It’s the minute every parent dreads: as soon as your child sits there, glum-faced, considering a blank little bit of paper facing them. They have a rapidly-approaching deadline due to their essay, and nothing, but nothing you do as a parent seems to help them get any nearer to completion. What can you do to help? The solution is: a serious lot.
Making a successful essay may be one of the very most arduous elements of the schooling process, and yet, the requirement to write an essay is everywhere: from English literature, to economics, to physics, geography, classical studies, music, and history. To succeed, at high school and in tertiary study you have to master essay writing.
Getting students over this barrier was among the reasons I put pen to paper four years ago and produced a book called Write That Essay! At that stage, I was a senior academic at Auckland University and a university examiner. For pretty much 20 years, in both course work and examinations, I’d counselled everyone from 17-year-old ‘newbies’ to 40-year-old career changers using their essay writing. Often, the difference between students who might achieve a B-Grade and the A-Grade student was just some well-placed advice and direction.
I then visited over 50 New Zealand High Schools and spoke with over 8000 kiwi kids about essay writing. These students reported the same challenges as I’d previously encountered, and more. The end result has been two books and a DVD which have helped kids achieve some of the potential that sits inside most of us.
In this informative article I am going to cope with some things you certainly can do as a parent to help your youngster succeed at essay writing. Because writing great essays is well within every child’s grasp.
Tips for essay writing success:
It’s an argument
Remember that the essay is an argument best essay writing service the duty in an essay isn’t to write a tale or even to recount a plot. The teacher knows this information. In an essay your child’s job is presenting a compelling argument-using specific evidence-for the point they want to make.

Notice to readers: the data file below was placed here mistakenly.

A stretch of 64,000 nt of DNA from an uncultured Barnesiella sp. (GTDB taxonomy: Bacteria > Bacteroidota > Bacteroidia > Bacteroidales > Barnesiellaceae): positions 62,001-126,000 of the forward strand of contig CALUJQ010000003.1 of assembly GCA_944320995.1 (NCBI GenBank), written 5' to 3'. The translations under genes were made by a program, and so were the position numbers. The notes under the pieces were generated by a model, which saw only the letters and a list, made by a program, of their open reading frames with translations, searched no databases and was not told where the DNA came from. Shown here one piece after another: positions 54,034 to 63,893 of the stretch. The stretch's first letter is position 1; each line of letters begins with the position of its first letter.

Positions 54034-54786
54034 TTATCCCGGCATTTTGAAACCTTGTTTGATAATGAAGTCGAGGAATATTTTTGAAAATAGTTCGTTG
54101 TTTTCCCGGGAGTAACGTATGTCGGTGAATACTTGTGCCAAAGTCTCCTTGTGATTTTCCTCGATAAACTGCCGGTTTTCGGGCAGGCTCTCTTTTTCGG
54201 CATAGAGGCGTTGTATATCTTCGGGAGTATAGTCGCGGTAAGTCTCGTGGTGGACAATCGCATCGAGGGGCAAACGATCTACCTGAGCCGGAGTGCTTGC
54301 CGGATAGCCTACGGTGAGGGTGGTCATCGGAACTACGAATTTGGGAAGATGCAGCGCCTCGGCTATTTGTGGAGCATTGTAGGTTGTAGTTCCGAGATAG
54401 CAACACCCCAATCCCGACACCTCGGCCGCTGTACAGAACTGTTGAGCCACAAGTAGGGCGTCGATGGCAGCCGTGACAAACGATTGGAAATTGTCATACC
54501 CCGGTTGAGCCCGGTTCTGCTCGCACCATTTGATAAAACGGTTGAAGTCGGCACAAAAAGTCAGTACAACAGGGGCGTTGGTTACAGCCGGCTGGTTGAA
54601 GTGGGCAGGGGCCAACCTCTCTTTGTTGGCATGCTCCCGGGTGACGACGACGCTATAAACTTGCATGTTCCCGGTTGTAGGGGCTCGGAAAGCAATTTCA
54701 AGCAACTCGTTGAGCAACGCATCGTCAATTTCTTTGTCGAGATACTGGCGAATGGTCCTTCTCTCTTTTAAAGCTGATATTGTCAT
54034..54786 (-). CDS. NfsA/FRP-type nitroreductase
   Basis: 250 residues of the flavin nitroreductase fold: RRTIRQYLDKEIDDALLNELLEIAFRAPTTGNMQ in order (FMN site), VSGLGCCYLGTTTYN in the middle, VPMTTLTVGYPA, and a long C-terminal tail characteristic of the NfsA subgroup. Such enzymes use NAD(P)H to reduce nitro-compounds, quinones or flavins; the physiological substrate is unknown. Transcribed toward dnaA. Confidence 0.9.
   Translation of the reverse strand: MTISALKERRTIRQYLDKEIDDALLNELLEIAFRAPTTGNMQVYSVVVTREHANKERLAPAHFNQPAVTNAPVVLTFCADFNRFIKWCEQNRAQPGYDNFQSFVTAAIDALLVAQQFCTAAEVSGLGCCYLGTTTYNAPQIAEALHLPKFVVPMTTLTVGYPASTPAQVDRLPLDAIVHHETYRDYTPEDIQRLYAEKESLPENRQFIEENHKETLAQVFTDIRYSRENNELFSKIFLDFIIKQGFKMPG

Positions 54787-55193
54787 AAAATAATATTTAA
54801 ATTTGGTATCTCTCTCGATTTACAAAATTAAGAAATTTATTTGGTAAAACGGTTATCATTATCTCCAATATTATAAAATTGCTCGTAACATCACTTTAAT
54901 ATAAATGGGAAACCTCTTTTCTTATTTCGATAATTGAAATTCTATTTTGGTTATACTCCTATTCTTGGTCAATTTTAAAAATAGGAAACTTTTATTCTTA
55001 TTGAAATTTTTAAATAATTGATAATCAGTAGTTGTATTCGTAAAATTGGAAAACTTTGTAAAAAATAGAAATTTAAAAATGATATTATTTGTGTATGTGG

Write a plan: you’ll be pleased that you did
Get your youngster to write a short list-plan of the topics that their essay needs to cover. Even a brief plan is preferable to no plan at all, and will quickly provide the writer a sense that completing an essay on that topic is well of their grasp.
If your youngster is a visible learner, move from the desk and go to a neutral space. Grab a big sheet of blank A3 paper and some coloured pens, and brainstorm a mind map or sketch plan of what the essay should contain. Using pictures, lines, circles, and arrows will all help the visual learner grasp the duty at hand and help them see what they have to do.
A challenge many kids (and adults) face writing essays gets started. Anyone sits there looking forward to inspiration going to them such as for instance a lightening bolt and it never happens. What can you as a parent do to help?
Encourage them with the idea that great essays are never written the first time over. Encourage them to view essay writing as a three-part process. The very first draft is to obtain out the ideas and words in rough form. In the 2nd and third effort, they will add for their essay where you can find blanks, clarify ideas, and give it a final polish. Realising that the essay isn’t said to be perfect the first time you write it, really helps some people.
Having enough to state
If your youngster is still stuck, discover if they have read up enough on the topic. Some inertia with writing may be as a result of insufficient knowledge. They will find writing so much easier if they spend a later date or two reading more on the topic and gleaning some additional ideas.
Try using a neutral sentence
Suggest starting the essay with a simple sentence: a sentence that merely states a fascinating fact on the topic being written about. Here’s one: ‘Mozart was certainly one of the most crucial Austrian composers of the eighteenth century.’ First sentences in essays don’t have to be stellar – you just need to start!